26. The original Disneyland parking lot held 12,175 cars. Much of the lot has been turned into Disney California Adventure Park, although a portion of the parking area remains behind the Tower of Terror attraction.
27. The wooden figure of an American Indian on Main Street, U.S.A., stood in front of a fine tobacco shop next door to Disneyland's cinema until 1991. Other independent retail shops have included a pharmacy, a shoe store and a lock-and-key shop. There was once an intimate apparel boutique at Disneyland known as the Wizard of Bras.
28. Many of the largest trees in Disneyland once dotted the routes of the Santa Monica, Pomona and Santa Ana freeways. Disneyland arborists paid $25 for each of the 5- to 10-foot trees, which were moved to Anaheim before the park opened. Today, about 18,000 trees can be found throughout the Disneyland resort.
29. Disneyland's work force amounts to 28,000 cast members, Disney-speak for employees.
30. The E ticket, beloved by generations of visitors because it granted passage on the most coveted rides, didn't exist in 1955. The first E tickets were issued in 1959 for use on then-new Matterhorn Bobsleds and Submarine Voyage rides.
31. Napa Rose, the fancy restaurant in Disney's Grand Californian Hotel, claims a wine collection of 17,000 bottles.
32. The Disneyland Hotel, which opened in October 1955 with 100 rooms, now has 975.
33. In 1952, before Anaheim emerged as the location for Disneyland, Walt Disney went to the Burbank City Council with a proposal for a park. The council members turned him away, and one said, "We don't want the carny atmosphere in Burbank."
34. On opening day, the beloved Jungle Cruise was known as Explorer Boat Ride Through the Rivers of Mexico, Africa, Central and South America, and Australia.
35. Ronald L. Ziegler, who went on to become Richard Nixon's presidential press secretary, worked during college as a wise-cracking pilot on the Jungle Cruise. Later, in the 1970s, Pixar and Walt Disney Animation Studios Chief Creative Officer John Lasseter had the same job.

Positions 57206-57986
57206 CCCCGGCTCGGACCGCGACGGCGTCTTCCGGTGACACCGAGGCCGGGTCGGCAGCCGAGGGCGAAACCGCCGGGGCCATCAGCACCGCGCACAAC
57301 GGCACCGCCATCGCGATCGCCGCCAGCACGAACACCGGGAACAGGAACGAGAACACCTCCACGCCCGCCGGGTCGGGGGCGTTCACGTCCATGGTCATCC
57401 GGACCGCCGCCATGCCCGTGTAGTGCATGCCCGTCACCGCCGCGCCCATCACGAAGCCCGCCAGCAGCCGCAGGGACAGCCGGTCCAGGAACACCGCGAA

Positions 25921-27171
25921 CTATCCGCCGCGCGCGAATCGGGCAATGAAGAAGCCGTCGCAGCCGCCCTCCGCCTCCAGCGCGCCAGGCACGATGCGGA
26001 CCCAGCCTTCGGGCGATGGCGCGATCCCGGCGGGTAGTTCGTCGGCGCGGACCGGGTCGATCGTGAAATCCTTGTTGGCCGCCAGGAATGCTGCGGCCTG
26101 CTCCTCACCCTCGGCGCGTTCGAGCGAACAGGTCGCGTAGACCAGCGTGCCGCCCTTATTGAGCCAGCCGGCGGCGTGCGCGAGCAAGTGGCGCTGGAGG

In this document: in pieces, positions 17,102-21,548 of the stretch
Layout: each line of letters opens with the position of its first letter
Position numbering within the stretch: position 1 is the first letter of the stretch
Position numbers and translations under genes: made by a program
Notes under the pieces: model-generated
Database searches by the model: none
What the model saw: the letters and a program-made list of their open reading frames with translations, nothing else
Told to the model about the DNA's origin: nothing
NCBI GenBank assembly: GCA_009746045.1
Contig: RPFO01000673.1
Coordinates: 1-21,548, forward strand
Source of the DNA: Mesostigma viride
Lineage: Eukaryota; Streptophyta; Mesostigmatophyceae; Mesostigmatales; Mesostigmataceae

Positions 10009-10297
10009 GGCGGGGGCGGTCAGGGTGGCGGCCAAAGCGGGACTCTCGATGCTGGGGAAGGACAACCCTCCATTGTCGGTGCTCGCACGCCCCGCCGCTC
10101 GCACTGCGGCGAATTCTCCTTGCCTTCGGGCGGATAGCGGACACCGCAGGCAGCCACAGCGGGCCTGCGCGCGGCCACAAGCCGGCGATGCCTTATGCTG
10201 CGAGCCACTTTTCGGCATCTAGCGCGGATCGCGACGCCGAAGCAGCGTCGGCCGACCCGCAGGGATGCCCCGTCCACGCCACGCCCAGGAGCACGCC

36. Though many people know that Steve Martin worked at the Disneyland Magic Shop in his early days, fewer know that Martin's friend and teenage co-worker at the shop, John McEuen, went on to found the Nitty Gritty Dirt Band.
37. New Orleans Square includes seven ficus trees transplanted from Pershing Square in downtown Los Angeles. Disney landscape specialist Bill Evans learned in 1962 that Pershing Square was being redone, and he made a deal to buy and transport the trees; their tops had to be cut off so they would make it through underpasses.
38. Among the first drivers on the Autopia ride on opening day were Frank Sinatra (and his son) and Sammy Davis Jr.
39. Richard Carpenter, brother and bandmate of the late Karen Carpenter, was the keyboard half of a piano-banjo duo on Main Street in 1967. He was fired for playing too much contemporary music.
40. In 1970, former Disney executive Van France founded Club 55, a group for people who worked for Disney the year Disneyland opened. Disneyland officials estimate the club's membership at 15 remaining retirees.
41. Disney officials usually have less to say about Club 33, which has its headquarters above the Blue Bayou Restaurant in New Orleans Square. The exclusive club apparently dates to 1967. Walt Disney conceived it as a way to entertain investors and other VIPs. Membership costs $12,000 per year, and you're not supposed to transfer or sell your privileges.
42. Disneyland's first Snow White was JoAnn Dean Killingsworth. An aspiring dancer and skater, Killingsworth was hired to wave at guests from a float on Disneyland's opening day. Killingsworth, who lived in Brea, died in June at age 91.